The government shut down health clubs, museums, cinemas, festivals, religious activities, and community events – all the things that help people stay connected and socially, physically, and emotionally healthy.

At the same time, they suffered from job loss and reduced income, housing and food insecurity, “fear, anxiety, and uncertainty,” economic recession, and increased family conflict and dysfunction, including a 60% reported increase in domestic violence against women.

Suicides in Nepal increased dramatically beginning in March 2020, and as of the time of the report, far more people in Nepal had died from suicide than from covid.

But even for those who tried to press through the lockdowns and losses, they had to endure feelings like worry, anger, annoyance, frustration, helplessness, loneliness, fear, and many other psychologically debilitating emotions that cause long term damage if they continue unabated.

Nepal’s government and some NGOs did attempt to meet the mental health need by setting up helplines that offered free mental health counseling.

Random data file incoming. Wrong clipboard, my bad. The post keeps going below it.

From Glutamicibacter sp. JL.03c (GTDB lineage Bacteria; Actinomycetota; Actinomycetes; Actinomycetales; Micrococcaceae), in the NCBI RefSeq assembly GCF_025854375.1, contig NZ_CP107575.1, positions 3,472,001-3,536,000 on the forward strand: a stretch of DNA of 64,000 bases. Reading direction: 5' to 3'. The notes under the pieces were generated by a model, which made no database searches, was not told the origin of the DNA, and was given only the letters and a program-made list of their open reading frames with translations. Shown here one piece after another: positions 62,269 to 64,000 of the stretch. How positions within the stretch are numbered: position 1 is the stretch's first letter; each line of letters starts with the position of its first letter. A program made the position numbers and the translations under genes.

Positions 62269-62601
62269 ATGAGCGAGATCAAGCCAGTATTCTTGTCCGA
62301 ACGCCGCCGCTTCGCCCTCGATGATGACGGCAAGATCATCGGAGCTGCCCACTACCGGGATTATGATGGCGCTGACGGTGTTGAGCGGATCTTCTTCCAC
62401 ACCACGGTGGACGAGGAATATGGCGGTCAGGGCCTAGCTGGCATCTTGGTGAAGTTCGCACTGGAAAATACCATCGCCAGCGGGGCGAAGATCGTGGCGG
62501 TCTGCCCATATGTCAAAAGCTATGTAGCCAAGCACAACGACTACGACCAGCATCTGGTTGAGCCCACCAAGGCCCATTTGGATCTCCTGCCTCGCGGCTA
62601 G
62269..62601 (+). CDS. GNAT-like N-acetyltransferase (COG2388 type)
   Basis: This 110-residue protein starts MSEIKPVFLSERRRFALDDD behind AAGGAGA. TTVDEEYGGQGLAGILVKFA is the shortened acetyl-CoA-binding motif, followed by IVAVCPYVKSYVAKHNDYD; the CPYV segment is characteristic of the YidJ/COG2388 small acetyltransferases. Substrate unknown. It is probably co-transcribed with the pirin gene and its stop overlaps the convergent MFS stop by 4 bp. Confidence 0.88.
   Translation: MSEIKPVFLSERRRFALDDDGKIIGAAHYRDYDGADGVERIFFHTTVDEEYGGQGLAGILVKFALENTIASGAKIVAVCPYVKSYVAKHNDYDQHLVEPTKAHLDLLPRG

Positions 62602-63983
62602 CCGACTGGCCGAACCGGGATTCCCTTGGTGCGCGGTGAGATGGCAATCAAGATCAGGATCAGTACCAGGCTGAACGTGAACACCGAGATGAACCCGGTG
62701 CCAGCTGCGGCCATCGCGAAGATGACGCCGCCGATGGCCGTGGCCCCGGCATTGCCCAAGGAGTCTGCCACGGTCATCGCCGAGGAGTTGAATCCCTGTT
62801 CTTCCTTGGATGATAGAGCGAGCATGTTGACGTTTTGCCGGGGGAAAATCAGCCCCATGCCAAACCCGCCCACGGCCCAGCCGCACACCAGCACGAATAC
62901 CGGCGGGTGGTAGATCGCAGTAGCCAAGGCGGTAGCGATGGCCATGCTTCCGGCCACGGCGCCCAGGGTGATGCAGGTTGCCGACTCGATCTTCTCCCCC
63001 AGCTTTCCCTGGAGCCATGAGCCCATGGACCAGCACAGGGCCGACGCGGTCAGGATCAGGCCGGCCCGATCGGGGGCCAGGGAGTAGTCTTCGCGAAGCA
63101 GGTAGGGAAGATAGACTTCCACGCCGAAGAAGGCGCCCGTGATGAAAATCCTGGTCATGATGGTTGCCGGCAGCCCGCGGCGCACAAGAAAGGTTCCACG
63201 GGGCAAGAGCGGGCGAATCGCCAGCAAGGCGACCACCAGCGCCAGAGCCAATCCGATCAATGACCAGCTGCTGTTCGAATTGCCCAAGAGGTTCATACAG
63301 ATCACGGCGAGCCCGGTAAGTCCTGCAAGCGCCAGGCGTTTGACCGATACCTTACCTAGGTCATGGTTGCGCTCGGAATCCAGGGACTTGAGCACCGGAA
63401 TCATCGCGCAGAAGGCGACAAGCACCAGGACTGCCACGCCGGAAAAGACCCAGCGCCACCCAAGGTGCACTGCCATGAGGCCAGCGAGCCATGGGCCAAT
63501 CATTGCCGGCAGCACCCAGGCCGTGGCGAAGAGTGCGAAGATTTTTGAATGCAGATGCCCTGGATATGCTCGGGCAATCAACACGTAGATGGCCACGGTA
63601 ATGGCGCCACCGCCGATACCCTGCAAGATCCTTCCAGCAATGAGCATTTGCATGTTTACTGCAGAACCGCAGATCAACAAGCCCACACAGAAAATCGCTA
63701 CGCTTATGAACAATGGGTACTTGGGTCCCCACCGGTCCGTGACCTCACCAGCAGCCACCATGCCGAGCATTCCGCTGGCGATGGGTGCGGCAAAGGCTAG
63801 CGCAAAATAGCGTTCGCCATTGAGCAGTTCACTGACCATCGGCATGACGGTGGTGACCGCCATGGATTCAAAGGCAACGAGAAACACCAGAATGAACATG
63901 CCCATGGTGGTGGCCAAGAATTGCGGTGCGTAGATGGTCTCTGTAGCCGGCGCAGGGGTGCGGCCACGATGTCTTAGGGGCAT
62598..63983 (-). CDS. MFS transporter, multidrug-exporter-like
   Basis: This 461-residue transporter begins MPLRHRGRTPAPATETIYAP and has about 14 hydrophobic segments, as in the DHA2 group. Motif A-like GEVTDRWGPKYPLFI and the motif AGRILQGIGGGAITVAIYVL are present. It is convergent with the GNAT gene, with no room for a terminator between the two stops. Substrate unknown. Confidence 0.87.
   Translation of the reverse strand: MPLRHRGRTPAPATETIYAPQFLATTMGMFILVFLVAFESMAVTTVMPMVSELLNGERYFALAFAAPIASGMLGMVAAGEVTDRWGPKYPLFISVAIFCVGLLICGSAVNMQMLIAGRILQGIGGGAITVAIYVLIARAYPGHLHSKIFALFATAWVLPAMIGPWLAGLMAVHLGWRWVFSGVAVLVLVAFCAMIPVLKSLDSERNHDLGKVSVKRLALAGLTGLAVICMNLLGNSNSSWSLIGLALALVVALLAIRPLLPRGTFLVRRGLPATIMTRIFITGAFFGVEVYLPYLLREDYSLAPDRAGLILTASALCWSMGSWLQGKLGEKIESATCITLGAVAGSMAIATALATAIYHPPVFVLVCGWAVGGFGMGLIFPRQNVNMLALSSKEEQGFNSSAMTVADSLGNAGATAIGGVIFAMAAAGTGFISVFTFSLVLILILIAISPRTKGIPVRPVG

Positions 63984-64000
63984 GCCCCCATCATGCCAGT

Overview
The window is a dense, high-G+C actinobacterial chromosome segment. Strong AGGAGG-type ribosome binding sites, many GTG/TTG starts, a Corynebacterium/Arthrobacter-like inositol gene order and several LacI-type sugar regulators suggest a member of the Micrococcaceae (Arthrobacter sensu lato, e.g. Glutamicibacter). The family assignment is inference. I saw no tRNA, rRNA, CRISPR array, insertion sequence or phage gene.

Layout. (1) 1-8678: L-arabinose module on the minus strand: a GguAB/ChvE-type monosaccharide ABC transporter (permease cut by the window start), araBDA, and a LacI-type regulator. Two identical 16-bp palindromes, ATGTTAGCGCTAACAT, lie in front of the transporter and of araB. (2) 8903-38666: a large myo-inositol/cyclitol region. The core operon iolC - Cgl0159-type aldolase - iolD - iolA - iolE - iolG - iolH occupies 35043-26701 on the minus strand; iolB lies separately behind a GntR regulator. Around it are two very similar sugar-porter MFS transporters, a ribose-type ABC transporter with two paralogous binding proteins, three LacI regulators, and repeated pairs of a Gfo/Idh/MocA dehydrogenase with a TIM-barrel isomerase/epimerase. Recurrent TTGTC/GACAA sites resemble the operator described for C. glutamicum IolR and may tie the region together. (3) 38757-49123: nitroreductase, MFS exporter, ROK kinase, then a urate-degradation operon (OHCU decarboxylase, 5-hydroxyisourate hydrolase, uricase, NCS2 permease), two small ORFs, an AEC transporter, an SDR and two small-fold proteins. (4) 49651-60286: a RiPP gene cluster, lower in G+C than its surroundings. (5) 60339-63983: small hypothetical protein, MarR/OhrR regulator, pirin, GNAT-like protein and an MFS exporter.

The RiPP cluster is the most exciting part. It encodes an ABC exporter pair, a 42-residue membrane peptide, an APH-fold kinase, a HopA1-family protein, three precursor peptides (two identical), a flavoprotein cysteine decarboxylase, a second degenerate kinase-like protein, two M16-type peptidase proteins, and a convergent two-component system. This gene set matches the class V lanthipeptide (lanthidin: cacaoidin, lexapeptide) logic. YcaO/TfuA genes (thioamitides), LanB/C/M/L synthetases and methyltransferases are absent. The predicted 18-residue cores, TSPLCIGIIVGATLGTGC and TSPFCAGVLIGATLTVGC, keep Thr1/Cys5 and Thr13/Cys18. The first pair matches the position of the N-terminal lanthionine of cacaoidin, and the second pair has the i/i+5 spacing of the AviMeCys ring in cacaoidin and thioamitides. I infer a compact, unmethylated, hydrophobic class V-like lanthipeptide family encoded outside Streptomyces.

How Did the Covid Lockdowns Effect WPC Nepal?

We’ve reported on this in much greater detail in our monthly newsletter, which you can join for free and get a free eBook telling an incredible story about a young woman in Nepal. You’ll get monthly updates and also hear about occasional events and ways you can help.

In short, the kids living in the Women’s Protection Center safe home and the families we have worked with in the community suffered the same as everyone else. They experienced mental health problems, food insecurity, lost jobs, lost income, and all the rest.

The good news is, our generous donors helped fund an emergency relief project in June of 2020, which delivered much needed food and supplies to families in the community around the safe home.

The kids in the safe home never had to worry about food because of our donors, but they lost connection with some relatives, experienced fear, and lost learning time when schools shut down. Many struggled with mental health.

The businesses started by women who have been through the Vocational Tailoring Program had to try to survive all the economic devastation around them, and the fallout from this is still playing out. Some fared better than others.

The Human Trafficking Awareness Program that educates locals about the risk and warning signs of human trafficking also halted for much of 2020, because the schools and community centers it would normally use to meet with people were forced to close.